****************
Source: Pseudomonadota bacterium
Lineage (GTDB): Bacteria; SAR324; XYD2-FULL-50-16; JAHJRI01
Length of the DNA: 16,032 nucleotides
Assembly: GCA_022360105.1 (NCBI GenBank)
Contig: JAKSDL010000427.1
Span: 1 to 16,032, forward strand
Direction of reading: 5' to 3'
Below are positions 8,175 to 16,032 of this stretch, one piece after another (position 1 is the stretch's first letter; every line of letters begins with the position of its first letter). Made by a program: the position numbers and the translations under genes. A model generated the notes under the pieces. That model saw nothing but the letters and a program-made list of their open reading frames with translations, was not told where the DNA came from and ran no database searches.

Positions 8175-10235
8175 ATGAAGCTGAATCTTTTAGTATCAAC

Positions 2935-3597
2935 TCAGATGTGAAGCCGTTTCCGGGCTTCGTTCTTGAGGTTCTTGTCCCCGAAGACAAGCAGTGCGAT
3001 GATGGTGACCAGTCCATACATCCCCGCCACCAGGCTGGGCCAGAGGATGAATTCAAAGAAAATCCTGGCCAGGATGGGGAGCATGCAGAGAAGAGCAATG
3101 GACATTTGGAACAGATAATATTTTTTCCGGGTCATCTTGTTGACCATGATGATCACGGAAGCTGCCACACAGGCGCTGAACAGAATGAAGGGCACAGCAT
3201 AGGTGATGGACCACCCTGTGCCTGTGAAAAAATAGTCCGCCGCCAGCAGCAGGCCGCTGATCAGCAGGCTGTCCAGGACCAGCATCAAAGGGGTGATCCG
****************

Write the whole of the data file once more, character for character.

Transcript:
Source: Pseudomonadota bacterium
Lineage (GTDB): Bacteria; SAR324; XYD2-FULL-50-16; JAHJRI01
Length of the DNA: 16,032 nucleotides
Assembly: GCA_022360105.1 (NCBI GenBank)
Contig: JAKSDL010000427.1
Span: 1 to 16,032, forward strand
Direction of reading: 5' to 3'
Below are positions 8,175 to 16,032 of this stretch, one piece after another (position 1 is the stretch's first letter; every line of letters begins with the position of its first letter). Made by a program: the position numbers and the translations under genes. A model generated the notes under the pieces. That model saw nothing but the letters and a program-made list of their open reading frames with translations, was not told where the DNA came from and ran no database searches.

Positions 8175-10235
8175 ATGAAGCTGAATCTTTTAGTATCAAC

Positions 2935-3597
2935 TCAGATGTGAAGCCGTTTCCGGGCTTCGTTCTTGAGGTTCTTGTCCCCGAAGACAAGCAGTGCGAT
3001 GATGGTGACCAGTCCATACATCCCCGCCACCAGGCTGGGCCAGAGGATGAATTCAAAGAAAATCCTGGCCAGGATGGGGAGCATGCAGAGAAGAGCAATG
3101 GACATTTGGAACAGATAATATTTTTTCCGGGTCATCTTGTTGACCATGATGATCACGGAAGCTGCCACACAGGCGCTGAACAGAATGAAGGGCACAGCAT
3201 AGGTGATGGACCACCCTGTGCCTGTGAAAAAATAGTCCGCCGCCAGCAGCAGGCCGCTGATCAGCAGGCTGTCCAGGACCAGCATCAAAGGGGTGATCCG